Some of the artists used fibers, wood or other everyday materials to make arresting objects, applying artisanal techniques often associated with the domain of women and domesticity.
An oversized woven tapestry in the show titled “Manto de Greda” (Clay Mantle), made with wool and horsehair using Indigenous techniques, is the work of the Colombian-born artist Olga de Amaral, a figure of postwar Latin American abstraction.
A wood assemblage by Mildred Thompson, an African American artist from Jacksonville, Fla., reflects her experimentation with found wood.
“Fire,” a monumental floor-to-ceiling suspension made of sisal, rope and metal, is one of three large pieces by Barbara Levittoux-Swiderska, an avant-garde artist largely unknown outside her native Poland.
“What is fascinating is the range of these women,” Ms. Rudd said, “their bodily relationship with the work, their physical engagement with the material and the handmade quality of their pieces.
“There is also a precariousness in their pieces seen in the notion of balance and in the way the works lean or hang.”
“Untitled Vessel, (Small Body)” (2021) by Ms. Hassinger illustrates her longtime fascination with the rigidity of wire rope.
“I use wire rope because it describe me personally,” Ms. Hassinger said. “It is tough and unbending, it never disintegrates, and I have to fight it to work with it.”
Ms. Hassinger, 74, a director of the Rinehart School of Sculpture at the Maryland Institute College of Art, has been a teacher, performance artist and sculptor since the 1970s.
“Back then, very few women showed their sculpture,” Ms. Hassinger said. “I quickly realized that there were many obstacles in my way as a woman and an African American.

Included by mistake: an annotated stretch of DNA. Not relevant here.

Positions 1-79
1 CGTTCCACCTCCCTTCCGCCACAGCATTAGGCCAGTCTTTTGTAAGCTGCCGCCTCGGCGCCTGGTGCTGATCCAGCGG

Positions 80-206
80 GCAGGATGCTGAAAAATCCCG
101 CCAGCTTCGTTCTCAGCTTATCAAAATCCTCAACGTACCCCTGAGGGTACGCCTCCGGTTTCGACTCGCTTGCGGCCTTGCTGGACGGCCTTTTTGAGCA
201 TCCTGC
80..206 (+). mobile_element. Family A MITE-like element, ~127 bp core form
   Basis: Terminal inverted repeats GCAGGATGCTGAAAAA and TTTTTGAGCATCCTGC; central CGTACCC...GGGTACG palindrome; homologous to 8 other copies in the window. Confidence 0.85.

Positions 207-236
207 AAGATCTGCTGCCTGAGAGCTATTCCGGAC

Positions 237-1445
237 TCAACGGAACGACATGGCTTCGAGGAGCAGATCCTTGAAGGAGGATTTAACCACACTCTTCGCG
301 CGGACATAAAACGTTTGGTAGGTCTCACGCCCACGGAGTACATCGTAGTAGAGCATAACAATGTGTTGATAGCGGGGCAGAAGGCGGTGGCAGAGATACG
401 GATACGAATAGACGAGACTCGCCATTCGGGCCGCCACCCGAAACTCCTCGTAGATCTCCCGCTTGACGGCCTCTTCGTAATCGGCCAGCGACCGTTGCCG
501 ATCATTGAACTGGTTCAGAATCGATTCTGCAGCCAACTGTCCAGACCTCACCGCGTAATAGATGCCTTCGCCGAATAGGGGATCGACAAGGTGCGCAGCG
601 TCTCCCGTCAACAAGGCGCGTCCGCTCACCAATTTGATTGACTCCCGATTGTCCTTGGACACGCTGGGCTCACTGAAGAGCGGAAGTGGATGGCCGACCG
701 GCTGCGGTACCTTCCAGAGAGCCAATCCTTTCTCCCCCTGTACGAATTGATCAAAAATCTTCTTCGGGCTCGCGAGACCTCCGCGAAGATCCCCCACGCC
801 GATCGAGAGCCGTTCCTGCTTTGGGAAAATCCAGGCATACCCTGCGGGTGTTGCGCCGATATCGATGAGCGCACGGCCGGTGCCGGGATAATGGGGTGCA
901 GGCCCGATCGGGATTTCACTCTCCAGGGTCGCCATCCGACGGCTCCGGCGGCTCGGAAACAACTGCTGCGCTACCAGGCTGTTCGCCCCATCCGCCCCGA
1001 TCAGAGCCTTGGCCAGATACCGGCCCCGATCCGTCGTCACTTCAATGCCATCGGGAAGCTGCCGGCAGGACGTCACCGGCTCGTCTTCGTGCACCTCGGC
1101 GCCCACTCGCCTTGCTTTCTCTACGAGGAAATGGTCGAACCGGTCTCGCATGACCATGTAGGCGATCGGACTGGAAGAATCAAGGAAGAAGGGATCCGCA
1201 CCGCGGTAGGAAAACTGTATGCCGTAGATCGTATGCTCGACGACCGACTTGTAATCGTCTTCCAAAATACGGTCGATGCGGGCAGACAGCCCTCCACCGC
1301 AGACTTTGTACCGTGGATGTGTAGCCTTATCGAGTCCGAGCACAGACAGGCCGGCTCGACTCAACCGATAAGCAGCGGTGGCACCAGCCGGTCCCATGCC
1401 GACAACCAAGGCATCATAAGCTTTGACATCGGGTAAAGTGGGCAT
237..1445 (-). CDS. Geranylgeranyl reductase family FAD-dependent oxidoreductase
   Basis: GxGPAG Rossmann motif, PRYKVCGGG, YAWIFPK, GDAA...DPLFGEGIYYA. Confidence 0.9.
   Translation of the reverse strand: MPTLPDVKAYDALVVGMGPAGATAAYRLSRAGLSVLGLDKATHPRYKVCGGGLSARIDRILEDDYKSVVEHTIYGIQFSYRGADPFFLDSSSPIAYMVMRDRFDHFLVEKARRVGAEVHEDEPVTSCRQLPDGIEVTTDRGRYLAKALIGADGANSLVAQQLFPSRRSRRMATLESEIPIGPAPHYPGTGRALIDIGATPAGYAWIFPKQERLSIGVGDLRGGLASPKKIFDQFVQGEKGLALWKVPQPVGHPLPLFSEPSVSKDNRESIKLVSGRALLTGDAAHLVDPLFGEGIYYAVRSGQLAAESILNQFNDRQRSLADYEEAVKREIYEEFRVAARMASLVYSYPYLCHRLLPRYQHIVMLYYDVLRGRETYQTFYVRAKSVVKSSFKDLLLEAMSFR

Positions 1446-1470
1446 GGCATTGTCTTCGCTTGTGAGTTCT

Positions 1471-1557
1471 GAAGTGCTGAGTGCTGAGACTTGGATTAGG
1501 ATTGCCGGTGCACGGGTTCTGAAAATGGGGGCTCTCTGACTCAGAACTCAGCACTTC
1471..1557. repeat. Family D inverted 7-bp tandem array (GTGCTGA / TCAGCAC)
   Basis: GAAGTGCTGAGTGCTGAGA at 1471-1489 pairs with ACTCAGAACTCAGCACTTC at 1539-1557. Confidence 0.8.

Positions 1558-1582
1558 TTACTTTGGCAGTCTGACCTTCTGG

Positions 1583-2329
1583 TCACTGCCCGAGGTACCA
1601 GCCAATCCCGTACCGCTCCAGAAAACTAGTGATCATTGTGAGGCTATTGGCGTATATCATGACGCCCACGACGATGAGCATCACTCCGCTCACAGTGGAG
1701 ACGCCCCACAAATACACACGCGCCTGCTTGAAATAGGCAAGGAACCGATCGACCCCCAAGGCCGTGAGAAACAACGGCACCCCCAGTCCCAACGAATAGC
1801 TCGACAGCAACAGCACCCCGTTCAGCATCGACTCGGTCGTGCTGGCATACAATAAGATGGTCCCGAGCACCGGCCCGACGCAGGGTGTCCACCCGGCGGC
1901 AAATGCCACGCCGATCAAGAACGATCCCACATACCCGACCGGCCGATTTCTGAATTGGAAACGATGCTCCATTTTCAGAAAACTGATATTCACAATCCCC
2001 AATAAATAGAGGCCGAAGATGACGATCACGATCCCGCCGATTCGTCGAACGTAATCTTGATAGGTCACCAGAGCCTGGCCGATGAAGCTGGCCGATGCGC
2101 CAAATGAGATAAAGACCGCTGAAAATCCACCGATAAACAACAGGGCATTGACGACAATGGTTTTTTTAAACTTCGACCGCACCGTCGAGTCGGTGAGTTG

“I felt underappreciated, but I wasn’t hostile about it. I decided that I would continue to do my work even if there was no place to show it. So I made art, I was a teacher, and I raised my kids.”
Institutional validation of her work came when Ms. Hassinger was in her 70s. “MoMA was one of the first museums to buy my work three years ago,” she said.
In the show “Close to You” at the Massachusetts Museum of Contemporary Art, Ms. Hassinger’s piece “Embrace/Love” (2008/2018) shows her range. A wall installation of pink plastic bags filled with human breath, it is on display through January 2022.
“Today, public institutions are broadening the historical narrative around sculpture and it is becoming obvious that women have contributed so much to that narrative,” Ms. Rudd said.
Fueled by the attention from public institutions, commercial galleries are taking a new look at female artists like Ms. Hassinger, who had her first solo show at the Susan Inglett Gallery in New York last spring.
“I had given up showing my work,” Ms. Hassinger said. “Suddenly, this year, I was invited to join a gallery.”
The show at Waddington Custot may be well timed, but it is undeniably a gamble for Mr. Custot to present artists without salable name recognition.
“Commercially speaking, the show is 100 percent risky,” Mr. Custot said. “Art buyers today prefer to buy a certain ‘brand’ of artist.
“But I see our job as gallerists as complementing the work of institutions,” he said.
“We want to be part of the conversation that museums have started.”